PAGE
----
I had never before connected the National Geographic Society to the national parks. But in his remarks at the opening ceremony, Chris Johns, chief content officer for National Geographic Magazine, told us that not only was the April 1916 issue of his magazine devoted to the then-existing national parks, but that the society donated eighty thousand dollars so that the National Park Service could be set up. Thus, a new division of the Department of the Interior was born.

In the very next year (1917) three scientists investigated California’s redwoods and noted their devastation. This was the beginning of the Save the Redwoods League, which now helps to protect thirteen units of big trees in our third largest state.

National Park Service Director Jon Jarvis appeared briefly and mentioned that Gary Machlis, Professor of Environmental Sustainability at Clemson University in South Carolina, has recently been appointed to the position of first-ever science adviser to a National Park Service Director. I’ll tell you more about Machlis in a future blog post.

It seems appropriate to close this first post about the conference by listing seven serious concerns facing the national parks—and the world. They were pointed out by steering committee chairman Steve Beissinger as having occurred in the last hundred years. They are: changing climate, storms and fires of greater severity, urban encroachment and pollution, invasions of non-native species, plant and animal extinctions, changing attitudes of a public that is more urbanized, and political pressures of narrow interest groups that have sometimes led to benign neglect of parks.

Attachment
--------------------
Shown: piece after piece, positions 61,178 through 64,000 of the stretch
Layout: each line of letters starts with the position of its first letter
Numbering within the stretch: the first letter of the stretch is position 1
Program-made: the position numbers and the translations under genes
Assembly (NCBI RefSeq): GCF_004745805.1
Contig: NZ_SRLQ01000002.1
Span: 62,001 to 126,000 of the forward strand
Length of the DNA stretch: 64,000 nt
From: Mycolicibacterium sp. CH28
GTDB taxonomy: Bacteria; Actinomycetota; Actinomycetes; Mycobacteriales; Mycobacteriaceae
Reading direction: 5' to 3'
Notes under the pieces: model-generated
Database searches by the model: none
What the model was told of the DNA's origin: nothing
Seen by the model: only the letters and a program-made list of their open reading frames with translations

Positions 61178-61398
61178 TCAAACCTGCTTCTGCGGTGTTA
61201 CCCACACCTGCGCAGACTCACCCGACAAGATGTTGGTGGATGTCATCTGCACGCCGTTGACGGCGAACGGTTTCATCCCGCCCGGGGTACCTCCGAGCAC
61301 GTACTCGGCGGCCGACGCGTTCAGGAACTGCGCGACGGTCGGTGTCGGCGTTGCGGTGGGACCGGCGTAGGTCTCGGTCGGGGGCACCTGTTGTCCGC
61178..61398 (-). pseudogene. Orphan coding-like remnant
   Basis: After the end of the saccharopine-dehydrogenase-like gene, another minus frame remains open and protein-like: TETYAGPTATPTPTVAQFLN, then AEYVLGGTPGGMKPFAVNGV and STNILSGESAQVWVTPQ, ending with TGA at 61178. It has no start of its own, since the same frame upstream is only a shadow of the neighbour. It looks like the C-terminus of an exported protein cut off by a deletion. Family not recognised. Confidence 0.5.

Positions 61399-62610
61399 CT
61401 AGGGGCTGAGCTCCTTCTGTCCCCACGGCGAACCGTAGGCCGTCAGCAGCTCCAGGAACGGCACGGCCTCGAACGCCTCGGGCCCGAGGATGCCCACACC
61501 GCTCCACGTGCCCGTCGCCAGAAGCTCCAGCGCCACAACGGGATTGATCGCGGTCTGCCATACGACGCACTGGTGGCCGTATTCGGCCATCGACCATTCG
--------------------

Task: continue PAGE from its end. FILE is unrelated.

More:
You can watch the videos of the opening ceremony and all other plenary sessions at: www.parksforscience.berkeley.edu. [NOTE: These videos are still available in the Live Stream category on this website as of September 7, 2015.]

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Science for Parks

Categories: History, Science
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National Park Service arrowhead logoDid you know that about 100 years ago, a series of meetings held in Yellowstone, Yosemite, and the University of California at Berkeley led to the formation of the U.S. National Park Service?

Here’s a belated notice about an interesting summit, “Science for Parks, Parks for Science: The Next Century,” being held in Berkeley March 25-27. The co-presenters are UC Berkeley, the National Park Service, and National Geographic Society.

Author Janet is attending and promises to share interesting tidbits she learns afterwards. The keynote speaker was E. O. Wilson. During the summit, the sessions will stream live from this page; in a few weeks all the talks will be recorded and available on YouTube.